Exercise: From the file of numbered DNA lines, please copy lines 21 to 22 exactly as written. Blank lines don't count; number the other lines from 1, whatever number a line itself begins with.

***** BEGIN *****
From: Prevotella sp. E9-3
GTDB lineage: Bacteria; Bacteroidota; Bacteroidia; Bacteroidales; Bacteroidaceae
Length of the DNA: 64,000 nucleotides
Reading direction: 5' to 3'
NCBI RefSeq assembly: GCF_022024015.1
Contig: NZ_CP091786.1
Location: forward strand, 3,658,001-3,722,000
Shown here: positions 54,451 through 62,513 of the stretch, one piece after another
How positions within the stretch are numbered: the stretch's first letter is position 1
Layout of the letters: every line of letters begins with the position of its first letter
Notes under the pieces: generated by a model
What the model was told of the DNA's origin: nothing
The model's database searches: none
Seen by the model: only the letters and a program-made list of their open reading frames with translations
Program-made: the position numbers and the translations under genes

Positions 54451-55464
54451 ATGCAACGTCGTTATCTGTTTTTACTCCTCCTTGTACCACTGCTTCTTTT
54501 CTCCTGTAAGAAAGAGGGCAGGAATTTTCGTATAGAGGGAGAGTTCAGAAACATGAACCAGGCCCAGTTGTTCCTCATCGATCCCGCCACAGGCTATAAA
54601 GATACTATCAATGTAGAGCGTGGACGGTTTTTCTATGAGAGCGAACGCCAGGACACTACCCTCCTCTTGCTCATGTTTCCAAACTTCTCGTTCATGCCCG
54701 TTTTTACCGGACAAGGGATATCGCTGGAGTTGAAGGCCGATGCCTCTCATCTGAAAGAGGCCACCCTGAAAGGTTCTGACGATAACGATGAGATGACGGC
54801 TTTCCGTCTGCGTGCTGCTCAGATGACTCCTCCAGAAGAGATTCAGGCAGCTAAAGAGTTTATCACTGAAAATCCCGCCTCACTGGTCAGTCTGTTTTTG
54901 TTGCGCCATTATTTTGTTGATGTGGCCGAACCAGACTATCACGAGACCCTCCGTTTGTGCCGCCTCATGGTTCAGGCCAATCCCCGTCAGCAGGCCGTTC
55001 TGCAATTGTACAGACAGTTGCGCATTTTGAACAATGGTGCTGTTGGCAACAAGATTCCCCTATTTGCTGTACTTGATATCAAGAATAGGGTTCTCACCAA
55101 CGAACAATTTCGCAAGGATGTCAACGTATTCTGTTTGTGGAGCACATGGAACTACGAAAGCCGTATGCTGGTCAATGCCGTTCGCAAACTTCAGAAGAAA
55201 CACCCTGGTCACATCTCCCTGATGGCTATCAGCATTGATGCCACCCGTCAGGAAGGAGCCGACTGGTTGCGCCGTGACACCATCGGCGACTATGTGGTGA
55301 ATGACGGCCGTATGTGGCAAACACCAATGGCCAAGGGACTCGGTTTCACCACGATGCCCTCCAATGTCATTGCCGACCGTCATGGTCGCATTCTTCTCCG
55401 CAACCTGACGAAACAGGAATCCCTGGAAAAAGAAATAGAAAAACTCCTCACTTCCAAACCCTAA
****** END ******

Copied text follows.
54801 TTTCCGTCTGCGTGCTGCTCAGATGACTCCTCCAGAAGAGATTCAGGCAGCTAAAGAGTTTATCACTGAAAATCCCGCCTCACTGGTCAGTCTGTTTTTG
54901 TTGCGCCATTATTTTGTTGATGTGGCCGAACCAGACTATCACGAGACCCTCCGTTTGTGCCGCCTCATGGTTCAGGCCAATCCCCGTCAGCAGGCCGTTC